AI and in particular its usage for providing virtual assistant services to any given workers is one of trendiest topic today. This revolution is being compared to industrial revolution in the 1900s and could ultimately have the same impact on workers’ productivity. Whether people are afraid it shall turn “traditional workforce” obsolete or simply intrigue by its huge potential, everyone seems to have an opinion on the matter. Well, we’re still far away from being able to tan on the beach while our virtual assistants would do all the dirty work for us but we have still observed some gigantic progress in the last couple year.
AI is really good at repetitive boring tasks which is great because nobody really like those (right?). Categorize, extract, click & drag or the wonderful copy & paste! Not only those duties are super boring, they can lead to costly mistakes as workers get tired and unfocused. RPA (rule-based-programming) is easily configurable, lightweight, flexible process automation that can be applied to various industries which use structured data (Excel!).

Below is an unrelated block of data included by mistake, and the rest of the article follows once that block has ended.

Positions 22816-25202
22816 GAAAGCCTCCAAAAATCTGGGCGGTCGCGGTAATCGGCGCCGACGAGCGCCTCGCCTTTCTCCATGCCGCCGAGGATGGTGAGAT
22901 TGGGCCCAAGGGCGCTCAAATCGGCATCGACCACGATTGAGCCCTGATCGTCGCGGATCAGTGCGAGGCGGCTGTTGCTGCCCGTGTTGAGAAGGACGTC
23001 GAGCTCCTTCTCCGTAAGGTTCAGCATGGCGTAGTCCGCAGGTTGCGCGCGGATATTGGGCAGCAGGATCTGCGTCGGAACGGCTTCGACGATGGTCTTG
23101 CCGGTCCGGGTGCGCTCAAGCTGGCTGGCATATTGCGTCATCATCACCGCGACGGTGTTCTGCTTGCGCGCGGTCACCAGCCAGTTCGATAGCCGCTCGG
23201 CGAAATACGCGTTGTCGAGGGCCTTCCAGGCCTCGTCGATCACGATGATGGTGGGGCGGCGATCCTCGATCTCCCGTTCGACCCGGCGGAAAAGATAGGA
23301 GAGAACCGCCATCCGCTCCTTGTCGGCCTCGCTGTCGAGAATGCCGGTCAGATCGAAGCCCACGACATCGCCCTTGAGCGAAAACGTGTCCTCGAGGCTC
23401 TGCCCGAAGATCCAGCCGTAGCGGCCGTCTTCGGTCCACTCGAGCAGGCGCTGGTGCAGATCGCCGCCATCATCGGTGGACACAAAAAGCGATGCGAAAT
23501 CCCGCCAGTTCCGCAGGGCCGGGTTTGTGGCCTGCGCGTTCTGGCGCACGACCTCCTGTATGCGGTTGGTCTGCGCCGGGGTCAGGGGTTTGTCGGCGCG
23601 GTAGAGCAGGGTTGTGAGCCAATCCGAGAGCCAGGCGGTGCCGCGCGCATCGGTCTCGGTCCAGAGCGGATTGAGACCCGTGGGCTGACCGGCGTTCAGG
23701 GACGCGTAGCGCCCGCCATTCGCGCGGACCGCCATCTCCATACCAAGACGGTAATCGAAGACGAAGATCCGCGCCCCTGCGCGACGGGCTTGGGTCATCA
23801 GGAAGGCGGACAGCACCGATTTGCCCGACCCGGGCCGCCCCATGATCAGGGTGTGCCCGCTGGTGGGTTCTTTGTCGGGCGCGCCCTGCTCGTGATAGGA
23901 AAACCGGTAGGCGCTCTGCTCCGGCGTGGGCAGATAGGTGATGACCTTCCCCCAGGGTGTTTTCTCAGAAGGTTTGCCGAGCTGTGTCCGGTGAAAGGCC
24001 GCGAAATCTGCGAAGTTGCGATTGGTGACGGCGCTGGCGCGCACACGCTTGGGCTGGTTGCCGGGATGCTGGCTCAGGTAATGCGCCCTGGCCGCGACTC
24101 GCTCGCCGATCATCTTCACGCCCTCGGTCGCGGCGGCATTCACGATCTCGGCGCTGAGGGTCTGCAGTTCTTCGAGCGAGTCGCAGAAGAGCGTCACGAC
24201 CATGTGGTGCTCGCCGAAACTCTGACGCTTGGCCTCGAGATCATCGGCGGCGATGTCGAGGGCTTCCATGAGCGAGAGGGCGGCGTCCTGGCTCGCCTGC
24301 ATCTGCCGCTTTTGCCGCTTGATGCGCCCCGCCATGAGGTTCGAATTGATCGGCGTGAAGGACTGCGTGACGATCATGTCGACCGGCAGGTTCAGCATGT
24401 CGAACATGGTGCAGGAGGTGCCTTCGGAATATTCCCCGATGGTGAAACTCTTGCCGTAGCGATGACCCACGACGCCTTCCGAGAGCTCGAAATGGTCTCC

Another good example is virtual conversational agents (VCA) or in other work chatbots. VCA will provide personalized 24/7 customer service to businesses which couldn’t perhaps afford it beforehand. By analysing large volumes of historical conversations between agents and customers, chatbots are built to engage in text conversations with customers, answering and asking questions in order to determine and deliver on the intent of a customer, for example checking the status of an invoice or sending historical bank statements for a mortgage application.
So, what can’t AI do?
Two major thing: creative endeavours and social interactions. These include scientific discovery, entrepreneurship or even creative writing. As for the social aspect, AI will most likely never havethe kinds of emotional intelligence that humans have whether it be to motivate, lead, manage or even sell a product.
Overall, understanding what AI can do and how it fits into your strategy is the beginning, not the end, of that process.